“Let’s Talk about Vivienne”
A walk , by the Walking with the Waste Land group at the Turner Contemporary.
Saturday March 11th.
A Photo Diary, creating new encounters.
A performance by Jill Rock
through the Sybil
From the Epigraph
The Waste Land
Identifying Eliot’s Ghost women
reads :Sophie (after JMWT)
written by Keith Grossmith
We include a Turner woman of her time in our walk, referencing the Gallery.
The Art of Walking
( Walking – Method )
Emily Hale, but now Let’s Talk about Vivienne.
Walpole Bay Shelter.
T.S. Eliot , famous clairvoyant.
Eliot’s demeaning portrayals of his ghost women.
Walpole Bay Hotel
(wonderful tea and scones).
‘Tom and Vivienne’s
letters from Margate.’
Walpole Bay Hotel.
‘The Vivienne Haigh-Wood Headlines’
the old site of the
Reads: ‘Poor wretched clever child.’
in the gardens
‘Death of a Duchess’
An image of Vivienne. She sits at her dressing table, hairbrush motionless in her hand, bare arms fixed, waiting for a question from Tom…
And if I said ‘I love you’ should we breathe?
reads his poem:
Near, bright stars.
A Game of Chess
lines added to
and edited from
the Waste Land
at Vivienne’s behest.
The Old Kent Market
reads: ‘The Eliot’s go to the Cinema’.
‘In the Cage”.
With many thanks to Jennifer Deakin for photography and to the members of the Walking with the Waste Land group for their hard work and support.
For details of readings and performances:http://www.elspeth-billie-penfold.com/let-s-talk-about-vivienne-readings-flyers-and-some-images
This walk includes a performance by Jill Rock, inspired by the Epigraph to the Wasteland, ‘Sybil”
A small intervention by Elspeth Penfold at the Nayland Rock Shelter.’Menstrual Discord’.
Referencing Cecilia Vicuña’s ‘Quipu Menstrual’
With words by Judy Dermott accompanied by music from Stravinsky’s Rite of Spring.
Poetry written and performed by Keith Grossmith
The Vivienne Haigh-Wood Eliot Headlines Read by Artist Julia Riddiough and Reported from The Walpole Bay Hotel Margate
Following his successful walk for the Folkestone book Festival with ‘Margate is weird. We do not dislike it’ – T. S. Eliot in Margate, Richard Turney is walking in Vivienne’s footsteps from the Tom Thumb Theatre.
and we have a screening of Sally Waterman’s ‘In the Cage’, at The Old Kent Market,
and there is much more!
We are all looking forward to it and to celebrating the life of Vivienne Haigh-Wood Eliot with those who have tickets for the walk, now sold out.
Thoughts that developed as a result of our field trip on February 9th.
A walking field trip from Espacio Gallery on the Bethnal Green Rd. through Sculpture in the City at various locations ending at Leadenhall Market.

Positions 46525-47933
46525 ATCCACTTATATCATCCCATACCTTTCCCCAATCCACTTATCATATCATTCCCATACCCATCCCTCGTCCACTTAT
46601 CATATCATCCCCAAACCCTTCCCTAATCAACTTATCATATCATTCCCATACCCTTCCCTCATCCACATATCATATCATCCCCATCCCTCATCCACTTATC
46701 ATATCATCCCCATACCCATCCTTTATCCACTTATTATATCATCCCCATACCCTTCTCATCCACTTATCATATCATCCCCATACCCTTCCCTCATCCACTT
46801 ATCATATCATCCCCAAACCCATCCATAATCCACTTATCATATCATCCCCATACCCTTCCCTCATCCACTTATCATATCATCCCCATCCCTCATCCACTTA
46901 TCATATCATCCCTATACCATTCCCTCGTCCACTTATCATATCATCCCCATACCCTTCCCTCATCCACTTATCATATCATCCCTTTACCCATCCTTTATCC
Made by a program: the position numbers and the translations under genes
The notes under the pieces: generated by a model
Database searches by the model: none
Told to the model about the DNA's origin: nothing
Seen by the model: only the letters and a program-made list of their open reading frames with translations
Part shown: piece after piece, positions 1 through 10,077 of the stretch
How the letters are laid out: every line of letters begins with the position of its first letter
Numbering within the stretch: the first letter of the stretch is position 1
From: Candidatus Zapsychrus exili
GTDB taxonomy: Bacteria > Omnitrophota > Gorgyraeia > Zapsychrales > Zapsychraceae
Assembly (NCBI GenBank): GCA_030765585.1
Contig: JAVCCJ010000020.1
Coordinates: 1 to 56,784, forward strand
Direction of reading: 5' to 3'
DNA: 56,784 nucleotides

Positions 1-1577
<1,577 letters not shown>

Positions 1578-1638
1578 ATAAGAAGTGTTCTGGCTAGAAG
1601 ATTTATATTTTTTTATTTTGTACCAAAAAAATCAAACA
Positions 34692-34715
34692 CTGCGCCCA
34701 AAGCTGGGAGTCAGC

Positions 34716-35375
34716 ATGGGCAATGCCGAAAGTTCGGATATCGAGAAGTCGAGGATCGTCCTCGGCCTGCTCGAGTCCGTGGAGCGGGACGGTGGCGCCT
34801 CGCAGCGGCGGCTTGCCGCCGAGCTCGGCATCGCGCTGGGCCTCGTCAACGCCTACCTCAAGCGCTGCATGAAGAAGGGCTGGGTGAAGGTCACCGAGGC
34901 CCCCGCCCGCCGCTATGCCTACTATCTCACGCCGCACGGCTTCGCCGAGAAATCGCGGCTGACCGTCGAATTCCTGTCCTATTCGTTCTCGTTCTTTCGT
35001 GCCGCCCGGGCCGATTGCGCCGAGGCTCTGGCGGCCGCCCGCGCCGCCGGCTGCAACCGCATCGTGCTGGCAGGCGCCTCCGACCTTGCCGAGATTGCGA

Participants: Veronika Marsh (Linguist, and artist)
Virginia Fitch. (Walking with The Waste Land)
Allan (Poet, writer , student of life)
Helen Peacock (Artist, currently exploring wires and tensions)
Jill Rock (Sculptor and performance artist)
Elspeth Penfold (Artist, weaver, exploring walking as research)
I have invited participants on these walks to take a leap of faith with me as we are never too sure how the walk will evolve or who will turn up on the day. When questioned about the route I say that there is a heartfelt aim that we will somehow arrive at our destination.
This is all very difficult to explain, hence the leap of faith.The following explanation might be helpful
Perhaps one of the most important characteristics of the rhizome is that it always has multiple entryways. Likewise this walk has multiple entryways.
1. Threads an Exhibition at Espacio Gallery, including a piece of my own work “Quipu”.
Quipu was made during a residency at Sun Pier House in Chatham, last July from materials gathered during a walk organised with the Walking with The Waste Land group for The Writing Buildings symposium at The University of Kent.
It now seems clear that threads as a metaphor are looming large in this walk.
2. A second entry way is Palabra e Hilo, sited readings of a poem by Cecilia Vicuña, Thread and Word. Vicuña is a Chilean Poet and a walker who weaves words. Like TS Eliot, Vicuña’s writing is a stream of conscious thought with references to mythic ideas but hers are rooted in Andean culture rather than European.
The fragmentary introduction of poetry readings from different sources ties in well with another entry which is:
3. International Women’s month, celebrating the work of Sarah Lucas and Lizi Sanchez.
Kevin and Florian – Sarah Lucas